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LEARNED A LOT SINCE 'SEVENTEEN' : After Divorce, Illness and Financial Ruin, Janis Ian Emerges From the Closet and Finds Reason to Sing Again

June 03, 1993|MIKE BOEHM | Mike Boehm covers pop music for The Times Orange County Edition.

Janis Ian believes in long shots.

In the liner notes to "Breaking Silence," her first album in 12 years, under the musician credits and the roll call of special thanks, Ian has included a plea that represents a leap of hope equivalent to the proverbial message in a bottle.

My 1937 Martin D-18 67053 has been missing since 1972. If you have information, please contact me. No questions asked. Post Office Box 121153, Nashville TN 37212.

Since the album, due out June 8, represents Ian's gambit to re-establish her long-dormant performing career, she figured she might as well go all the way and try to get her stolen guitar back too.

At 42, Ian says she already has had two careers as a recording artist. Now she is trying for a third.

The first started when she was an under-age folkie, working the club scene in New York City during the mid-1960s. Ian was 16 when she scored a hit with "Society's Child"--a folk-pop protest song about a black boy and a white girl who fall in love, only to have their romance sundered by the bigotry around them.

Ian couldn't manage a successful chart follow-up to that 1967 hit, but she came back even stronger in 1975 as the still-young diva of "At Seventeen." That rueful song about being in high school and feeling like a social reject struck a chord with the multitudes who didn't enjoy a storybook adolescence. It netted her a Grammy Award as Best Female Vocalist, and propelled her downbeat, deeply introspective album, "Between the Lines," to the top of the Billboard pop chart.

By 1982, though, Ian had abandoned her recording deal with Columbia Records, seeking to get out of a wearing cycle of touring and recording that she felt was sapping her powers as a songwriter.

The remainder of the '80s brought a financially costly divorce and a disastrous run-in with the Internal Revenue Service that Ian says took what was left of her money. But the late-1980s saw her establish herself as a Nashville-based songsmith, crafting ballads recorded by Amy Grant, Nanci Griffith, Kathy Mattea, Joan Baez, Marti Jones and Bette Midler, among others. Now Ian is ready to sing her own songs again (as she will at the Coach House on Friday, backed by a drummer and bassist).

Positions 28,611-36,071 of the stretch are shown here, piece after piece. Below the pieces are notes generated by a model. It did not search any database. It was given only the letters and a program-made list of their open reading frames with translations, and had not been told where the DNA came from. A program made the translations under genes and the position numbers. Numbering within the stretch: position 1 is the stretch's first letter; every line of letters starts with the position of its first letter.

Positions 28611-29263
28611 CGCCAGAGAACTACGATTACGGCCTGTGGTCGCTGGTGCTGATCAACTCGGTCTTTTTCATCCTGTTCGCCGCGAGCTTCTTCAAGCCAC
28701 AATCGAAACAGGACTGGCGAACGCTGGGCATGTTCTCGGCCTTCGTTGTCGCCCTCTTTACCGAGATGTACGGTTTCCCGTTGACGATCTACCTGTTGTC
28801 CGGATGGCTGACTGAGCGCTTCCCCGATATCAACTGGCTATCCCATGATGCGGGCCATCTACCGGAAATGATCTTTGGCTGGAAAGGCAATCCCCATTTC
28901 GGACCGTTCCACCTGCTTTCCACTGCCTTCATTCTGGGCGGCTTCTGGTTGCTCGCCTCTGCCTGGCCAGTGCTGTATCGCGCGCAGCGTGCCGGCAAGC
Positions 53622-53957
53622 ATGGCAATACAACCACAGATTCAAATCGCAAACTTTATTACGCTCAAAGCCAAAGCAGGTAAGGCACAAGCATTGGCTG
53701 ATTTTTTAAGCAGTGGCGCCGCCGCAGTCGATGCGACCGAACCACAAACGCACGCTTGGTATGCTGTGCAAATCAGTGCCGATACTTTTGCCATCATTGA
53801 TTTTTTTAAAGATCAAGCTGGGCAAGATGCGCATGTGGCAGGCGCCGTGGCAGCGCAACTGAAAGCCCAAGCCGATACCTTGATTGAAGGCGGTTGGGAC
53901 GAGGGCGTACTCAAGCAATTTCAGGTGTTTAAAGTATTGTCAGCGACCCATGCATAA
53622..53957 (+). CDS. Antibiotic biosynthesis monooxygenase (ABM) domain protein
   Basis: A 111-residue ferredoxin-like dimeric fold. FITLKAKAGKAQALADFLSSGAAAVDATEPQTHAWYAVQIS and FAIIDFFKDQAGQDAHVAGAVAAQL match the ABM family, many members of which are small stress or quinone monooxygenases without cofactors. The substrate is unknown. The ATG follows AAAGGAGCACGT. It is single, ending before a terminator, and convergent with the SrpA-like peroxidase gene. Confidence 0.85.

The sense of renewal is evident in her new album's title and in its artwork, which depicts Ian's face obscured by shadows on the front cover but bathed in light on the back. It's also there in songs such as "All Roads to the River," a declaration of high artistic purpose, and in several fervent romantic ballads, including the hushed, literately erotic "Ride Me Like a Wave." Ian plainly alludes to past setbacks and subsequent recovery in "Walking on Sacred Ground" and "This Train Still Runs," wherein she declares herself back on track:

It doesn't matter where it's gone, this train still runs.

And though the baggage weighs a ton, we carry on.

Nothin' is forever young, and I'm not done.

This train still runs.

Ian's songs of committed love and high artistic hopes are shadowed by others about spousal abuse, incest and the Holocaust. In dealing with trouble and pain, she suggests on the album's concluding title track, "breaking silence" is the first step to recovery.

In keeping with that notion, Ian has decided for the first time to broach her sexuality with interviewers. She has had relationships with men, including the five-year marriage that ended in 1983. But, she said in a recent phone interview from her home in Nashville, "I've normally lived with women. I would classify myself at this point as gay. Everybody in my family has always known. Everybody in the music industry has known. But it is something I didn't talk about with the press, or evaded when I was pushed. One reason I didn't want to address it for so long was that I don't like that kind of pigeonholing (of) the music" under a gay-artist rubric.

While her new songs don't deal with gay-rights themes, Ian hopes to use the media-attention that her comeback record might generate to try to diminish some of the social stigma against lesbians and gay men.

"In the age of AIDS and people going fag-bashing, it becomes a civil rights issue," she said. "If people like me don't start treating it normally with the press, people in America will think they don't know any (gay people). It's my personal life, but in most states I don't have a right to live it. It's hard to justify having worked for black civil rights in the '60s and not work for my own civil rights in the '90s."

Ian said she is especially motivated by reports that "teens who even thought they might be gay had a three times higher suicide rate. Solving that is going to take people like me coming out, not stridently, but very vocally, so some 12-year-old can be watching 'Oprah' and see me saying, 'I'm happy, it's OK to be this.' "

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